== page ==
Ofelia Martinez, the director of clinical skills at the Hackensack Meridian School of Medicine at Seton Hall University, was awarded a prestigious two-year fellowship by the National Board of Medical Examiners.
Martinez, M.D., M.P.H., was one of only eight recipients of the inaugural Strategic Educators Enhancement Fund (SEEF) Medical Education Research Fellowship, selected from a nationwide pool of 52 applicants.
"This is an honor not only for me, but for the medical school – and everything we are achieving here," said Dr. Martinez.
Dr. Martinez, one of the founding members of the school, oversees the longitudinal clinical skills curriculum, one of the cornerstones of the institution's educational philosophy. Her responsibility is the development, implementation, and assessment of the students' clinical skills – which start for students when they don a white coat on their first day of their first year.
Key to her job, Dr. Martinez says, are "the principles of humanistic doctoring" – touted as a core tenet by the leadership of the school.
This is a wonderful honor for Dr. Martinez and for the School of Medicine and Hackensack Meridian Health. There were over 50 applications and only eight persons were accepted. I am thrilled that she has been invited to serve –and not at all surprised as she is an excellent educator and doctor."
Bonita Stanton, M.D., Pediatrician and Founding Dean of the school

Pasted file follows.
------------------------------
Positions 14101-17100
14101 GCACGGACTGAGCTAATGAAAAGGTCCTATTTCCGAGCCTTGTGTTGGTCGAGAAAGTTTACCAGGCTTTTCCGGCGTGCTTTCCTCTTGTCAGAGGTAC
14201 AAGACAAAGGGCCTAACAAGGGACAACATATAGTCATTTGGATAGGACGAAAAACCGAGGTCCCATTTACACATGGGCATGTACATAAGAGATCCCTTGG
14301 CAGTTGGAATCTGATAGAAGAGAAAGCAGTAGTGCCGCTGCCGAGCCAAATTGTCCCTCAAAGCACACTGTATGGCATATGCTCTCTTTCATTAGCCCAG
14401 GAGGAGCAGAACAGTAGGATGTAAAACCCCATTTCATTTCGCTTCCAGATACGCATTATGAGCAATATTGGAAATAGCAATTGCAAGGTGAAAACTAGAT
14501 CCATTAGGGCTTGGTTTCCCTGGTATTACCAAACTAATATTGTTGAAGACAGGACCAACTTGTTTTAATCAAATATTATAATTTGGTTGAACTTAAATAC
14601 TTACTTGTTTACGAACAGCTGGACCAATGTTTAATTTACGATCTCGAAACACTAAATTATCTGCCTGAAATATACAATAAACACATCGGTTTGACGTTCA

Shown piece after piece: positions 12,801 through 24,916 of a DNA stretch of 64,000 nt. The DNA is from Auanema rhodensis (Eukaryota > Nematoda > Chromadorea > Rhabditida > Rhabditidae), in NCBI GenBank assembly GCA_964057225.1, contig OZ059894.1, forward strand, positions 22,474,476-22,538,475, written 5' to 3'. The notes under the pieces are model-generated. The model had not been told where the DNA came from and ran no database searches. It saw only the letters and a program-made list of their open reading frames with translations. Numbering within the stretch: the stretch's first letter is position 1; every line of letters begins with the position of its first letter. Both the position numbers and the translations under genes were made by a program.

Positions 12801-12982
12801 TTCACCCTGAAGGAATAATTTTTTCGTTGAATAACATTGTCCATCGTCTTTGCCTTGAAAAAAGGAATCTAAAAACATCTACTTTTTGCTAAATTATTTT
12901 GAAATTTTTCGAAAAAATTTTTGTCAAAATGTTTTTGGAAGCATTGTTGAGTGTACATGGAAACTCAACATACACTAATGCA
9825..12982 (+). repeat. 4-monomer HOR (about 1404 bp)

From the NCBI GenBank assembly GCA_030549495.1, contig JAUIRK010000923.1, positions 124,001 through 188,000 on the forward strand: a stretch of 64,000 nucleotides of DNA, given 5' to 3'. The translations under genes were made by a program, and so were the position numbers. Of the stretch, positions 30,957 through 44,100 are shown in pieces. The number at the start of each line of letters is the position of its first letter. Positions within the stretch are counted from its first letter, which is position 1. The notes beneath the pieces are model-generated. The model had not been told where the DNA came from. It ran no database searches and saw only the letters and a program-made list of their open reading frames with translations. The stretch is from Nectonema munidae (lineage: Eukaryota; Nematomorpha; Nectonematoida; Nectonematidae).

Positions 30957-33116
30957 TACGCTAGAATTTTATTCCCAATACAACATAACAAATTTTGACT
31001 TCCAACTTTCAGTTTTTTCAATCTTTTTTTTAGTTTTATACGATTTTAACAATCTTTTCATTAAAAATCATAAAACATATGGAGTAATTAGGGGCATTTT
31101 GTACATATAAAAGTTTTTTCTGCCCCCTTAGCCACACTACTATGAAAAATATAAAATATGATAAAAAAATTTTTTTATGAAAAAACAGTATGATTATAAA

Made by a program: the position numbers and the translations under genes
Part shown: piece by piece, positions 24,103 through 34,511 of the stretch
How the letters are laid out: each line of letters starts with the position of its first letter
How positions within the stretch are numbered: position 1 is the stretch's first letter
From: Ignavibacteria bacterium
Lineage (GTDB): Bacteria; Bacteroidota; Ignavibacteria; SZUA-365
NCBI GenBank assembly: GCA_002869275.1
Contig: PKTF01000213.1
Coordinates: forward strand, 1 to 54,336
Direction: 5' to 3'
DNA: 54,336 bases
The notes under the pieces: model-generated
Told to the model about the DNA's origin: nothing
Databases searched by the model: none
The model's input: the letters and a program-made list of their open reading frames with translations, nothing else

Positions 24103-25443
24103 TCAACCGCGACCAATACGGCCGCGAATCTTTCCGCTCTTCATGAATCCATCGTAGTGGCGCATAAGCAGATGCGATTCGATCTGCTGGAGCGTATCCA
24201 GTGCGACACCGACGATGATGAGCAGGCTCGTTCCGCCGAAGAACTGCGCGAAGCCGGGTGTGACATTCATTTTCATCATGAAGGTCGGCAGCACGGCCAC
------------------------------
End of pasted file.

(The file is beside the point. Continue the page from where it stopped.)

Dr. Martinez was trained as an internist and pediatrician at the Mount Sinai Medical Center.
Prior to joining the Hackensack Meridian School of Medicine at Seton Hall University, she directed the New York Medical College Foundations of Clinical Medicine Program for First and Second Year Medical Students for five years and has served as the medical director for the Clinical Skills Training Center during the inaugural three years.
She was a Global Health Fellow during residency, which she says trained her to care for patients in resource limited settings which further prepared her for diverse health care settings.
Her passion for the underserved led students at New York Medical College to recruit her as faculty advisor for the recently established NYMC Center for Human Rights and the Community Outreach & Advocacy Coalition.
The first chance for this inaugural SEEF Medical Education Research Fellowship research cohort to meet in-person will be at the NBME Invitational Conference for Educators (NICE) in Indianapolis, in June.
The goal is to collaborate and share the best practices and ideas, resulting in the best doctors of the future, said Dr. Martinez.
"This fellowship opportunity will let me apply my passion for valuing diversity in our patients, communities and learners to advance medical education here in New Jersey – and beyond," said Dr. Martinez.